Results and Discussion

Impact of humectants on quality attributes of jerky

Meta-analysis findings of humectant-infused jerky’s quality attributes are shown in Table 2. When humectants were added, jerky’s moisture, CIE b*, MFI, and overall acceptance increased significantly (p<0.05), while protein amount, shear force, and metmyoglobin decreased significantly (p<0.05). However, the effects of adding humectants on water activity, pH, fat, ash, TPC, TBARS, CIE L*, and CIE a* were not statistically significant (p>0.05).

Table 2. Quality characteristics of jerky with humectants
Parameters No. of studies SMD 95% CI p-value Heterogeneity Publication bias
Lower Upper Q p-value I2 (%) p-value (Begg’s test) Trim and fill
Moisture 29 1.28 0.359 2.195 <0.05 76.20 <0.05 61.9 0.11 -
Water activity 20 –0.26 –0.671 0.153 0.21 22.95 0.17 22.9 0.08 7
pH 22 0.12 –0.296 0.542 0.57 38.87 0.15 43.4 0.74 -
Protein 16 –1.61 –2.534 –0.676 <0.05 34.19 <0.05 56.1 0.31 -
Fat 13 –0.09 –0.652 0.454 0.72 21.45 <0.05 44.0 0.12 -
Ash 13 –1.59 –3.259 0.086 0.06 36.43 <0.05 67.1 <0.05 -
Shear force 17 –0.84 –1.316 –0.359 <0.05 15.35 0.49 0.00 <0.05 5
TPC 6 0.45 –0.971 1.864 0.53 12.42 <0.05 59.8 0.98 -
TBARS 9 0.30 –0.868 1.472 0.61 20.53 <0.05 61.0 0.60 -
Metmyoglobin 11 –0.96 –1.672 –0.249 <0.05 13.13 0.22 23.9 <0.05 4
CIE L* 16 0.20 –0.516 0.919 0.58 33.68 <0.05 55.5 0.19 -
CIE a* 16 0.49 –0.037 1.035 0.06 29.70 <0.05 50.0 0.82 -
CIE b* 16 1.67 0.172 3.179 <0.05 43.14 <0.05 65.2 <0.05 -
MFI 8 3.22 –0.002 6.433 <0.05 23.31 <0.05 70.0 <0.05 -
Overall acceptance 25 1.73 0.714 2.744 <0.05 201.59 <0.05 88.1 <0.05 -

SMD, standardized mean difference; CI, confidence interval of SMD; Q, chi-squared statistic; I2, percentage of variation; TPC, total plate count; TBARS, thiobarbituric acid reactive substances; MFI, myofibrillar fragmentation index.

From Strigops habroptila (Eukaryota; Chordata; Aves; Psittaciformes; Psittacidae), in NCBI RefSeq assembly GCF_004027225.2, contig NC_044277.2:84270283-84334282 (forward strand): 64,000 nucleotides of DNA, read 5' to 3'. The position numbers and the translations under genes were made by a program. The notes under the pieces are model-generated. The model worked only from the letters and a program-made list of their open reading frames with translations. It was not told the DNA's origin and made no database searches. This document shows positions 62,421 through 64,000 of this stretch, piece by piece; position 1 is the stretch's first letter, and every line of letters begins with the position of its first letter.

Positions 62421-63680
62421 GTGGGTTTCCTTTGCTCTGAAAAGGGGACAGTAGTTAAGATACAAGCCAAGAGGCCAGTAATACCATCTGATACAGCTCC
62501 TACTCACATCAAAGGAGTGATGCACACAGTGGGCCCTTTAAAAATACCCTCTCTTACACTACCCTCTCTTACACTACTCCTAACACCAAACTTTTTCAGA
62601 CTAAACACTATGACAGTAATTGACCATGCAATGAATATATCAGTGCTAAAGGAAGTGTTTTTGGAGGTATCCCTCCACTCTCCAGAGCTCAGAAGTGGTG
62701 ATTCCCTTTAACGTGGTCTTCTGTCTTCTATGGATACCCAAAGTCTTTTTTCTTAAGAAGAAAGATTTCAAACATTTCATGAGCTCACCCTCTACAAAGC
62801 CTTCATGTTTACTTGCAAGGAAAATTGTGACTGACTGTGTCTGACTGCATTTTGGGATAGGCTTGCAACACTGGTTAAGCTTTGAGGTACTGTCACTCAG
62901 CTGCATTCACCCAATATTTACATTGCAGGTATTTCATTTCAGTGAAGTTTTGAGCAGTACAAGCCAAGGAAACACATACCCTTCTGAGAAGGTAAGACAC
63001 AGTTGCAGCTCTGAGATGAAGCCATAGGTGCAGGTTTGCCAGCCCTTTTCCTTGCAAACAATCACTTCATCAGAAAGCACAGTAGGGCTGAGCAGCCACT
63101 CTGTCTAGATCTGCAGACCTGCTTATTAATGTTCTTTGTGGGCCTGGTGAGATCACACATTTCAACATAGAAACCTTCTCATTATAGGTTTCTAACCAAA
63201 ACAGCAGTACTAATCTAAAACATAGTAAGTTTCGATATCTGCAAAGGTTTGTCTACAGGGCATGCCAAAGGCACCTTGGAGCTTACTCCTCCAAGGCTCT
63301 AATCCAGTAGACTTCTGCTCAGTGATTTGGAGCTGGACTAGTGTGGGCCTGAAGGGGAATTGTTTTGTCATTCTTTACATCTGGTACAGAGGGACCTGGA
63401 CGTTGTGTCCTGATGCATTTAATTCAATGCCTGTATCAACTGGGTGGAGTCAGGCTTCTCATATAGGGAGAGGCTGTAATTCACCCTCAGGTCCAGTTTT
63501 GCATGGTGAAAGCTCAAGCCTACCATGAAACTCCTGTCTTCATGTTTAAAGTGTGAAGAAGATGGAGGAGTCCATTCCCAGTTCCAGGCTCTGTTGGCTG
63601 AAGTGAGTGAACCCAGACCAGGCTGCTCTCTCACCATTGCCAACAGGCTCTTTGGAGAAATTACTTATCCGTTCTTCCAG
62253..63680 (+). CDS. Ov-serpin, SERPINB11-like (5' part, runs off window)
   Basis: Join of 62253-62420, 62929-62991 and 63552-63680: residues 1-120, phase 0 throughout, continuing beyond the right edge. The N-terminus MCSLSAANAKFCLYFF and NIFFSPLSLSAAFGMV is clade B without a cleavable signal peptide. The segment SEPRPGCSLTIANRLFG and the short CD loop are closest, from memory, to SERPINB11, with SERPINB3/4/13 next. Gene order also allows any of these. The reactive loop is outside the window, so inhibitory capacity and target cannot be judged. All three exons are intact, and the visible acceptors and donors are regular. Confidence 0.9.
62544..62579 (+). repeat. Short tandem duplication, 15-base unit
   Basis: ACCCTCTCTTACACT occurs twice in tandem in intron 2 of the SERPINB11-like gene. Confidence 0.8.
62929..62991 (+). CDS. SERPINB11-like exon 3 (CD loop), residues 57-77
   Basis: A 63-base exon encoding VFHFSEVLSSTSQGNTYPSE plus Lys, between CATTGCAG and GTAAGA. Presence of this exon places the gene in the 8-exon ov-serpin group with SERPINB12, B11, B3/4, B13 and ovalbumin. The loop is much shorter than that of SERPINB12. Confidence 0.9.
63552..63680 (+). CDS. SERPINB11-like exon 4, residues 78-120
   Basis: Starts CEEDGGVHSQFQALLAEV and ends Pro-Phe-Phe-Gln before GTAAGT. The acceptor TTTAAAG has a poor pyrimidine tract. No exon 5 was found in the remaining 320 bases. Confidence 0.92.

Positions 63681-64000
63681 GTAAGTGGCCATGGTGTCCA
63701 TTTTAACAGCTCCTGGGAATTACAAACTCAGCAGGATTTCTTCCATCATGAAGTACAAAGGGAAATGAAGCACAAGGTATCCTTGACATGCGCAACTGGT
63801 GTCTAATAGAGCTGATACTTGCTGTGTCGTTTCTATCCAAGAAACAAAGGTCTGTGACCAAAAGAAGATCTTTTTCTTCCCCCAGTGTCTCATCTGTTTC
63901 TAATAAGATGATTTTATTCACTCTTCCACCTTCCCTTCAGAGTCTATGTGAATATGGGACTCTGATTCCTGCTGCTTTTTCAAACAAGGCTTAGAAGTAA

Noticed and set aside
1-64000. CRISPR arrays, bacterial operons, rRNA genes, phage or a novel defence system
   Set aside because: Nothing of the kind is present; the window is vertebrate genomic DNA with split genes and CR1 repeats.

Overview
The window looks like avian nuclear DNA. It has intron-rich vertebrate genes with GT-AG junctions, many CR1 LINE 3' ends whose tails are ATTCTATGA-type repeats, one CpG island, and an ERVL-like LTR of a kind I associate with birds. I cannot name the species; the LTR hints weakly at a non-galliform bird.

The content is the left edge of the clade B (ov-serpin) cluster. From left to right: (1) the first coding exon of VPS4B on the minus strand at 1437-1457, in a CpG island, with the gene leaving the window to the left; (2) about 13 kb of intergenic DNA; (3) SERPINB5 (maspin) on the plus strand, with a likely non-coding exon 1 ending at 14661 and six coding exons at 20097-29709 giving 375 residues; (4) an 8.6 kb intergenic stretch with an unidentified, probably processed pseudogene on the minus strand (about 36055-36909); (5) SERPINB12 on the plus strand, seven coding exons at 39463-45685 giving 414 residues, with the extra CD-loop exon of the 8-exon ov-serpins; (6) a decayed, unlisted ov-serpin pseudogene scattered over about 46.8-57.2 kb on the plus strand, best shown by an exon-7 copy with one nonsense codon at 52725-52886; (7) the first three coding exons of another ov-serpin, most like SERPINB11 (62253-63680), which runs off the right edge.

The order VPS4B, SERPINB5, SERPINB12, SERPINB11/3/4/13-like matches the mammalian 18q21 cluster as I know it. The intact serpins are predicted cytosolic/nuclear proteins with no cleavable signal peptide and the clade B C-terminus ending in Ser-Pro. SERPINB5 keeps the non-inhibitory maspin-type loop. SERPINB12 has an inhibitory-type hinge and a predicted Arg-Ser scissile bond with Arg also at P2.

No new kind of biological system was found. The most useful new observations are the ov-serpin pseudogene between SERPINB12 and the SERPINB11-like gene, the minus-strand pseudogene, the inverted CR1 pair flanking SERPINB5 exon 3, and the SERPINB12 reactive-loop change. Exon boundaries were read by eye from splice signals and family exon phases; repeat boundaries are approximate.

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The manufacturing and quality of jerky are greatly influenced by moisture, which also affects drying, texture, flavor, and shelf life. Therefore, managing jerky’s moisture content is crucial to producing the desired texture, flavor, and shelf life. The effects of adding humectants on the moisture content of jerky were compared among 29 studies with various jerky types (beef, chicken, goat, and pork). According to the meta-analysis, the addition of humectants resulted in a significant increase in the moisture content of jerky (SMD=1.74, p<0.05). A heterogeneity test is needed before making a definite conclusion from these results. The forest plot showed significant (p<0.05) variability among studies. This was also confirmed by I2 at 61.9% (Fig. 2). According to Jang et al. (2015), humectants’ hygroscopic properties such as sugar alcohol and their larger molecular weight can stop fluctuations in the moisture content of meals. In addition, humectants are chemicals that can absorb and hold water, contributing to greater moisture content in final meat products (Kim et al., 2021). The process of hygroscopy, which takes in water from the environment and holds onto it, is likely to explain how humectants work to draw and hold moisture in jerky. This prevents the products from drying out too much and maintains their moisture contents, which can help to extend the shelf life and improve the texture and flavor of jerky.